Astarjian: This Is the Party I Knew

This is the party I knew, this is the party I grew up with, this is the party that shaped my political conviction, and this is the party I love. Men with guts, attempting to revolutionize the status quo, have finally stepped up to the plate to resurrect the old roadmap and coin anew a healthy, viable, and effective national manifesto directing the nation to a clear path to viability and success. Once again, the Tashnagtsutiun has become Hai joghovurti ightseri ardahaydiche (the implementer of the wishes of the Armenian nation). Once again it is leading the nation.

This is the Tashnagtsutiun I knew, this is the party that for decades awakened and led the nation through disastrous times to preserve its ethnicity, and to keep demanding what is rightfully ours: our lands. This is the party that, together with other forces, liberated Karabagh. This is the party of Kristapor, Rostom, and Zavarian. This is the party of Hrair Mahroukhian. This is the party of the fedayees who picked up their mauzers to fight the Ottoman tyranny. This is the Tashnag Party!

That much for excitement! With this roadmap, the work is cut out for the party and the nation. The party will have to prepare and mobilize the nation to face the rigors of change, bravely and with healthy reasoning. It is not an easy task; to bring the entire nation under one tent is a major undertaking. There are those who are so comfortable with where they are that they would resist any kind of change. There are the fainthearted who get scared of their own shadow, and who would not like to rock the boat. And there are those who have not yet shed their slavery-obedience mentality, ingrained in their psyche by the Ottoman tyrant. They are still saying Padishahim chok yasha (May you live long my Pasha). This kind of a mentality is nourished by the institutionalized church, which is true to its past (when fedayees, “the trouble makers,” were defending the hamlets and the Armenian families, some of the clergy and pastors were handing them over to the Turkish authorities, so that their community would go unharmed).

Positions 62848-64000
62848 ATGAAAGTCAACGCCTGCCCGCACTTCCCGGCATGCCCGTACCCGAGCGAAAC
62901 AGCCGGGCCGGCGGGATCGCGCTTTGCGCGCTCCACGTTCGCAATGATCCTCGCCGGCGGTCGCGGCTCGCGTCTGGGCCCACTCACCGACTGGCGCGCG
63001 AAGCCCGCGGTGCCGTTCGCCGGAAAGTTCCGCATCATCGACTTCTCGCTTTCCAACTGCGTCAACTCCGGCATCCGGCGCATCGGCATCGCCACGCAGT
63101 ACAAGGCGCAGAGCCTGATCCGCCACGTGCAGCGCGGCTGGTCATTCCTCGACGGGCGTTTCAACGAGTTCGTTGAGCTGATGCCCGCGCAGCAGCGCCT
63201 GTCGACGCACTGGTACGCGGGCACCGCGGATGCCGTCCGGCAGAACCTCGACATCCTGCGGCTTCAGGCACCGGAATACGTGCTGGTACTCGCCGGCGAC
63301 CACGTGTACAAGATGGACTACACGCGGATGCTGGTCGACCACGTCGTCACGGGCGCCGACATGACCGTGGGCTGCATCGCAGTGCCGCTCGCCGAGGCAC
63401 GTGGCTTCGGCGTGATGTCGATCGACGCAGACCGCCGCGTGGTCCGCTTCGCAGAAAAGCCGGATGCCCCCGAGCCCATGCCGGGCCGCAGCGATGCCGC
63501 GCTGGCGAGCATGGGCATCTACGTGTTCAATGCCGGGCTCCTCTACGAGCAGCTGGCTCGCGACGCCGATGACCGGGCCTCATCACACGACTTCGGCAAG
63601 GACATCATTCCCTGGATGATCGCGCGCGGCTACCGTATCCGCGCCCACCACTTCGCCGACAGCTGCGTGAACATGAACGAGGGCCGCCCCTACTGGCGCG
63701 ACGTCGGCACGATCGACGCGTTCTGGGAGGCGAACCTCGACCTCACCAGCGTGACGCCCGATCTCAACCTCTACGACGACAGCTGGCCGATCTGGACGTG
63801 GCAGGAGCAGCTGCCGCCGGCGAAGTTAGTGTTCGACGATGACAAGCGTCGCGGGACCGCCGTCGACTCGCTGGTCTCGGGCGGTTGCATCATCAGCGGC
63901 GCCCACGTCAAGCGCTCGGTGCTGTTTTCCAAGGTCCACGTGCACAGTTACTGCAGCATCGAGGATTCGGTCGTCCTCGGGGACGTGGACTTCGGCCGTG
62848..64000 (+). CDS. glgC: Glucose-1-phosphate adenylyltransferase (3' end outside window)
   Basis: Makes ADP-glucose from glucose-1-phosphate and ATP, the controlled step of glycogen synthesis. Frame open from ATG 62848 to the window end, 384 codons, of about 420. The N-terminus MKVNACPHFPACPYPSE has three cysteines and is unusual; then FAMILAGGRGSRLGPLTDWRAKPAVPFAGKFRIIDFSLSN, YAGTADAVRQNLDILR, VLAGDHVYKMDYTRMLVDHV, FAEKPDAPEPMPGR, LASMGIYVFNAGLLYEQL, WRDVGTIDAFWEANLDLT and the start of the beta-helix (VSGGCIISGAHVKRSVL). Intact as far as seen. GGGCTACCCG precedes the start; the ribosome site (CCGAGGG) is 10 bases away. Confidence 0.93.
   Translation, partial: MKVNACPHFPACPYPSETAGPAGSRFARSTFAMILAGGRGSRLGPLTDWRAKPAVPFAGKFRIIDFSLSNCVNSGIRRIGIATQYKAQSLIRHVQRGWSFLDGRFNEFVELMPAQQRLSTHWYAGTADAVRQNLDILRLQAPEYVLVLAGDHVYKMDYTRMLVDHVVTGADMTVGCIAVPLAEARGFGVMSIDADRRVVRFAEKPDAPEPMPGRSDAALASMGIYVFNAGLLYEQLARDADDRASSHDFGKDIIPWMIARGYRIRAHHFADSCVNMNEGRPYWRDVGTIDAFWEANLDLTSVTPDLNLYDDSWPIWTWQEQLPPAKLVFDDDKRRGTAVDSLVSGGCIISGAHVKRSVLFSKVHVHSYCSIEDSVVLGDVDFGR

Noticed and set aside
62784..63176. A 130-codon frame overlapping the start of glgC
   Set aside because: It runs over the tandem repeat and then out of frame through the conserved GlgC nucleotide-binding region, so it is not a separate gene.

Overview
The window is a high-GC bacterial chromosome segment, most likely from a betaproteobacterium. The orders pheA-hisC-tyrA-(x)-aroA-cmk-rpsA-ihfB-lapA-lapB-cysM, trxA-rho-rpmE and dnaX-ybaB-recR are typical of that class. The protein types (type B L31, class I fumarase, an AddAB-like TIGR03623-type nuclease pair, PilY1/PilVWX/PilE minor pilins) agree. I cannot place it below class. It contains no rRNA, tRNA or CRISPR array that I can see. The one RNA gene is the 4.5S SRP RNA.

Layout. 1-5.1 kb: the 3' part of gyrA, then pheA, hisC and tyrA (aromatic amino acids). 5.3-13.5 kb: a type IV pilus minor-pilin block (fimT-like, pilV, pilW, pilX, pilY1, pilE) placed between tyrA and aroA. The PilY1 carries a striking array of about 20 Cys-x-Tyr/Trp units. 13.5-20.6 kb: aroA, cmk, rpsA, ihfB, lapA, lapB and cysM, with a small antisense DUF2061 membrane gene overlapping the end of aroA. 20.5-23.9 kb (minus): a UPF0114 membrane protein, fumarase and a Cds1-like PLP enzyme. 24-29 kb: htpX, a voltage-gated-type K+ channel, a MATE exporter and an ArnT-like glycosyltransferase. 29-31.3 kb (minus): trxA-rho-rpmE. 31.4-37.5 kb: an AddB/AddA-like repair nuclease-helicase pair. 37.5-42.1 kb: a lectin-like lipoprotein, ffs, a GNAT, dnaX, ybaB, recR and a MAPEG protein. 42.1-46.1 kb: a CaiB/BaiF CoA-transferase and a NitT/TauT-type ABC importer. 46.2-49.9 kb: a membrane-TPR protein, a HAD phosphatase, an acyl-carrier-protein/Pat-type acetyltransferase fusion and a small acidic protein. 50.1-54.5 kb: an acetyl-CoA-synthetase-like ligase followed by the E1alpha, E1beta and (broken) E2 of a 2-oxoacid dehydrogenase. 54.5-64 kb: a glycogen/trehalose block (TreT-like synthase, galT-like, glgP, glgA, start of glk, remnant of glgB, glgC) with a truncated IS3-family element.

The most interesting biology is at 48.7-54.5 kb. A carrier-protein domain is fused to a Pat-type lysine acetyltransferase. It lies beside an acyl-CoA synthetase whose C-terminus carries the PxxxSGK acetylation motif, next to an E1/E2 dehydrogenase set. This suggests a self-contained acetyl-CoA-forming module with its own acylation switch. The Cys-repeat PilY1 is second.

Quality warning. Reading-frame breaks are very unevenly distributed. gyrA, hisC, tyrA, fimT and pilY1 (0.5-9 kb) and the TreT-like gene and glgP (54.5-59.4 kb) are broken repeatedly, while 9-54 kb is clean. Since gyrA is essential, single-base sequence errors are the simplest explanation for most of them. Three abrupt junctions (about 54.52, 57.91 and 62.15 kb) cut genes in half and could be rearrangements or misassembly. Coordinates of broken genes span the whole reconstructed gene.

That kind of prayer is still a part of our liturgy, where the priest says a “long live” prayer for the president rather than the country. Imagine if you will a Baptist church in Atlanta, Georgia praying for George W.’s or Dick Cheney’s success and long life. That is preposterous. But that kind of thinking, subjugation, still prevails in the minds of armchair pseudo-intellectual politicos who may consider the roadmap to be impossible to implement, because it clashes with the policies and interests of the big powers, and because we are a small nation. That is a false argument. Being effective has little to do with size; a virus, which cannot be seen with an ordinary microscope, is more virulent than an elephant.

Finally there are those who consider Etchmiadzin not only their spiritual home, but also their political hub, and the Catholicos, whomever he might be, the supreme authority—an Ayatollah of sorts. They fail to realize that Etchmiadzin is governed by a constitution imposed upon it by the Tsars some two centuries ago, hence its subjugation.

Similar provisions of sahmanatrutiun (constitution) was imposed on the Azgayin Zhoghov in Istanbul by the Sultan in 1864.

To implement the roadmap, one has to attempt to educate the clergy by highlighting their religious obligations, rather than allowing them to meddle in secular political matters.